Conseils en informatique orient�e objet/
Beratung in objektorientierter Datenverarbeitung
9 place S�mard, 78210 St.-Cyr-l'�cole, France, +33 (0)1 30 23 00 34

Daniel Pitts 06-14-2008 06:20 PM

Re: Copy constructor doesn't get called when initialized by functionreturning object of same class
 
James Kanze wrote:
> On Jun 13, 4:11 am, Francis Litterio <em...@not.available> wrote:
>> Roland Pibinger wrote:
>>> On Thu, 12 Jun 2008 11:47:10 -0700 (PDT), abhash wrote:
>>>> Thanks Ian for pointing to RVO term. Found quite a lucid explanation
>>>> for it here:

>
>>>> http://www.informit.com/guides/conte...lus&seqNum=199

>
>>> RVO is a bug in the C++ language. Your copy constructor
>>> could contain thousands of lines of code (code with side
>>> effects) which may be blissfully elided by a compiler in the
>>> mood.

>
>> But since those "thousands of lines of code" should do nothing
>> but than copy the internal state of the object, the object
>> created by RVO should have state identical to what its state
>> would be if your copy constructor had been invoked.

>
> But that's not a requirement.

Its not an enforced requirement, but neither is proper synchronization
in multi-threaded applications. You'll just be sorry if you don't follow
it, but the compiler will let you do whatever you want. Point gun at
foot and pull trigger.
>
>> Hence, the "O" (Optimization) in RVO.

>
> The word "bug" isn't correct, because it is an intentional
> compromise. RVO definitly violates the basic C++ object model.
> On the other hand, it can make a significant difference in
> performance with most compilers, AND it shouldn't make a
> significant difference in the behavior of a well designed and
> written program.

I'm not sure how to respond to this, I haven't been into the depths of
C++ development long enough to have an opinion on "basic C++ object
model", and "the behavior of a well designed and written program". I
think I agree with your second point, but I'm not sure that the basic
C++ object model is that well defined.

It does make me wonder if RVO has ever interacted poorly with RAII
though. Not sure they ever really meet, but if they did, I could see
anguish and surprise :-)

--
Daniel Pitts' Tech Blog: <http://virtualinfinity.net/wordpress/>

James Kanze 06-14-2008 10:53 PM

Re: Copy constructor doesn't get called when initialized by functionreturning object of same class
 
On Jun 14, 8:20 pm, Daniel Pitts
<newsgroup.spamfil...@virtualinfinity.net> wrote:
> James Kanze wrote:
> > On Jun 13, 4:11 am, Francis Litterio <em...@not.available> wrote:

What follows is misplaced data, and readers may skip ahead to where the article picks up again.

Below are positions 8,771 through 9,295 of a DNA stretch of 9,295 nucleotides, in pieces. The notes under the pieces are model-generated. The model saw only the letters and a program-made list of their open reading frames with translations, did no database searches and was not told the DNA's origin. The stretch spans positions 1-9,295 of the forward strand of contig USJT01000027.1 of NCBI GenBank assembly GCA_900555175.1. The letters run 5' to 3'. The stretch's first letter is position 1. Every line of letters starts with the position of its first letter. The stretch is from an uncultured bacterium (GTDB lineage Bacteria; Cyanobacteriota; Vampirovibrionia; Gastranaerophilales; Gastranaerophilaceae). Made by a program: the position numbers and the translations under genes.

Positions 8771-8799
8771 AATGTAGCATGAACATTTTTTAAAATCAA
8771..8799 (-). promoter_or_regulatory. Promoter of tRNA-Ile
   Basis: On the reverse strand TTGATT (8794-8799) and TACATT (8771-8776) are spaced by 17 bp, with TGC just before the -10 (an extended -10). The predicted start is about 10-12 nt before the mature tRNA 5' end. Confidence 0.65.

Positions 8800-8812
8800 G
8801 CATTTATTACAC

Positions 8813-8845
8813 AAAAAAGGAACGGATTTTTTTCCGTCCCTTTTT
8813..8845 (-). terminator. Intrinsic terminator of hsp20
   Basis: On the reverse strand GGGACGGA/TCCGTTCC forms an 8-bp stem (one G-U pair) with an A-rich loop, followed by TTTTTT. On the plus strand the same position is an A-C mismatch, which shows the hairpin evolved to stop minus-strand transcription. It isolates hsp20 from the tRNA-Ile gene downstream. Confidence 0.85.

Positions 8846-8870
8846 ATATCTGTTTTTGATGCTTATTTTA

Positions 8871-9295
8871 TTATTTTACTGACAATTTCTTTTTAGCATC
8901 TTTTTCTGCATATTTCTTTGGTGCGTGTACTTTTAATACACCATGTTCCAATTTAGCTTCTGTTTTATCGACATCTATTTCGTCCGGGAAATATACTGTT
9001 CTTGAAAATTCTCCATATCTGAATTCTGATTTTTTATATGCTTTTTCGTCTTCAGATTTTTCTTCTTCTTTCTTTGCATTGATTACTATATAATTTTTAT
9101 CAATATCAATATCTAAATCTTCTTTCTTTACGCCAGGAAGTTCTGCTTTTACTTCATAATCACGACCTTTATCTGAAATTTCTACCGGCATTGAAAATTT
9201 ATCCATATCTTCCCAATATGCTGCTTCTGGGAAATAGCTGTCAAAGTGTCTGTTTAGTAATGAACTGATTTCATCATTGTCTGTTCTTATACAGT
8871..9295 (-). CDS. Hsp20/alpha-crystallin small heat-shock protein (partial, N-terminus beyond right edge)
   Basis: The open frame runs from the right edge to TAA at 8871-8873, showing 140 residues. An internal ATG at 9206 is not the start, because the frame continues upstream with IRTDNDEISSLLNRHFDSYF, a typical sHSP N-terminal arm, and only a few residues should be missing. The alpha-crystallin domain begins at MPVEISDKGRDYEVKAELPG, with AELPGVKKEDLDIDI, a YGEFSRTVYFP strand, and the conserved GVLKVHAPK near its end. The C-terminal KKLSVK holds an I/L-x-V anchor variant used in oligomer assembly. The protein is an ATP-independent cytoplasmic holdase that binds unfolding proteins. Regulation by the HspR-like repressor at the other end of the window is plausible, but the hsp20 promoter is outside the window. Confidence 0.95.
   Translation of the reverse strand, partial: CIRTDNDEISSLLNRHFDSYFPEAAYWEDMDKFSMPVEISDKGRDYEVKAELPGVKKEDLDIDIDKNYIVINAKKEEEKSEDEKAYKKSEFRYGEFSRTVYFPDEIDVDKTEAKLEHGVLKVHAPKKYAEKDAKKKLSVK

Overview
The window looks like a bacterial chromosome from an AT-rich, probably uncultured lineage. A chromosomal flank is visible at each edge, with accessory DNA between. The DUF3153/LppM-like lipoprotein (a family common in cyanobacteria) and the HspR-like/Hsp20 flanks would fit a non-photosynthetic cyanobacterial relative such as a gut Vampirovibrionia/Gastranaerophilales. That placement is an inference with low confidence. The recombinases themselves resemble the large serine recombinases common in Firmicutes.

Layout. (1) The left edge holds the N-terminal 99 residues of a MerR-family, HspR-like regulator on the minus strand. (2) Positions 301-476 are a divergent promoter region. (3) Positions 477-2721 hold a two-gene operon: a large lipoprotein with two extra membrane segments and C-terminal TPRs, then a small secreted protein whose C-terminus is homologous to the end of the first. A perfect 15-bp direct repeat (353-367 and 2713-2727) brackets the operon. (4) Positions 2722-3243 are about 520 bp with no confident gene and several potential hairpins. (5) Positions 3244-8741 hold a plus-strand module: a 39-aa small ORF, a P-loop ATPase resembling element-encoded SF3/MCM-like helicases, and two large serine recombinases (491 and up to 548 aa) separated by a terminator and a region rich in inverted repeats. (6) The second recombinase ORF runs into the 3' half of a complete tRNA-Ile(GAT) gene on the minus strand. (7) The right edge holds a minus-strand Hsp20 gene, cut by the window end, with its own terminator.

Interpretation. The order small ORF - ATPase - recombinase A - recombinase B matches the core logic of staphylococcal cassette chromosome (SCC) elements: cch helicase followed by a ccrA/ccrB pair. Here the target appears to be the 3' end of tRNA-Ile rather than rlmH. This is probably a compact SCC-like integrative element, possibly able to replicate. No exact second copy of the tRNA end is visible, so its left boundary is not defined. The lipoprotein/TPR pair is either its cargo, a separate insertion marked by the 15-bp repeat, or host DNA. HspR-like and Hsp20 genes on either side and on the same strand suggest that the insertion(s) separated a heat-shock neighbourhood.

> >> Roland Pibinger wrote:
> >>> On Thu, 12 Jun 2008 11:47:10 -0700 (PDT), abhash wrote:
> >>>> Thanks Ian for pointing to RVO term. Found quite a lucid explanation
> >>>> for it here:


> >>>>http://www.informit.com/guides/conte...lus&seqNum=199


> >>> RVO is a bug in the C++ language. Your copy constructor
> >>> could contain thousands of lines of code (code with side
> >>> effects) which may be blissfully elided by a compiler in the
> >>> mood.


> >> But since those "thousands of lines of code" should do nothing
> >> but than copy the internal state of the object, the object
> >> created by RVO should have state identical to what its state
> >> would be if your copy constructor had been invoked.


> > But that's not a requirement.


> Its not an enforced requirement, but neither is proper
> synchronization in multi-threaded applications. You'll just be
> sorry if you don't follow it, but the compiler will let you do
> whatever you want. Point gun at foot and pull trigger.


There's a difference. The lack of proper synchronization in
multi-threaded applications is undefined behavior. A copy
constructor which doesn't copy, or does more than just copy, is
more a style issue; it will confuse the maintenance programmers
to no end, but hey, that's their problem, not yours:-). There's
also the fact that "proper synchronization" is rigorously
defined, where as what exactly it means to copy may depend on
the application. (I have at least one case where a copy
constructor does modify the logical internal state of the copied
object.)

There's one other major difference, too: lack of proper
synchronization is more or less existing practice (which is one
reason why so many programs crash all the time), where as a copy
constructor which doesn't copy is really rare (in my experience,
and supposing the appropiate definition of "copy").

> >> Hence, the "O" (Optimization) in RVO.


> > The word "bug" isn't correct, because it is an intentional
> > compromise. RVO definitly violates the basic C++ object
> > model. On the other hand, it can make a significant
> > difference in performance with most compilers, AND it
> > shouldn't make a significant difference in the behavior of a
> > well designed and written program.

>
> I'm not sure how to respond to this, I haven't been into the
> depths of C++ development long enough to have an opinion on
> "basic C++ object model", and "the behavior of a well designed
> and written program". I think I agree with your second point,
> but I'm not sure that the basic C++ object model is that well
> defined.


It's very rigorously defined, the copy constructor is a
constructor, and while it can be provided by the compiler, it
has no other particular privileges nor, as far as the language
itself is concerned, responsibilities.

> It does make me wonder if RVO has ever interacted poorly with
> RAII though. Not sure they ever really meet, but if they did,
> I could see anguish and surprise :-)


Most of the time, of course, RAII classes don't support copy.
But there are exceptions, some of which (e.g. boost::shared_ptr)
are widely used. The standards committee very definitely
considered these, and if RVO does cause problems with them, it
should be considered a bug in the standard. (I think the way
RVO was originally specified did cause problems in some cases.
And the specification was modified so that it wouldn't.)

--
James Kanze (GABI Software) email:james.kanze@gmail.com
Conseils en informatique oriente objet/
Beratung in objektorientierter Datenverarbeitung
9 place Smard, 78210 St.-Cyr-l'cole, France, +33 (0)1 30 23 00 34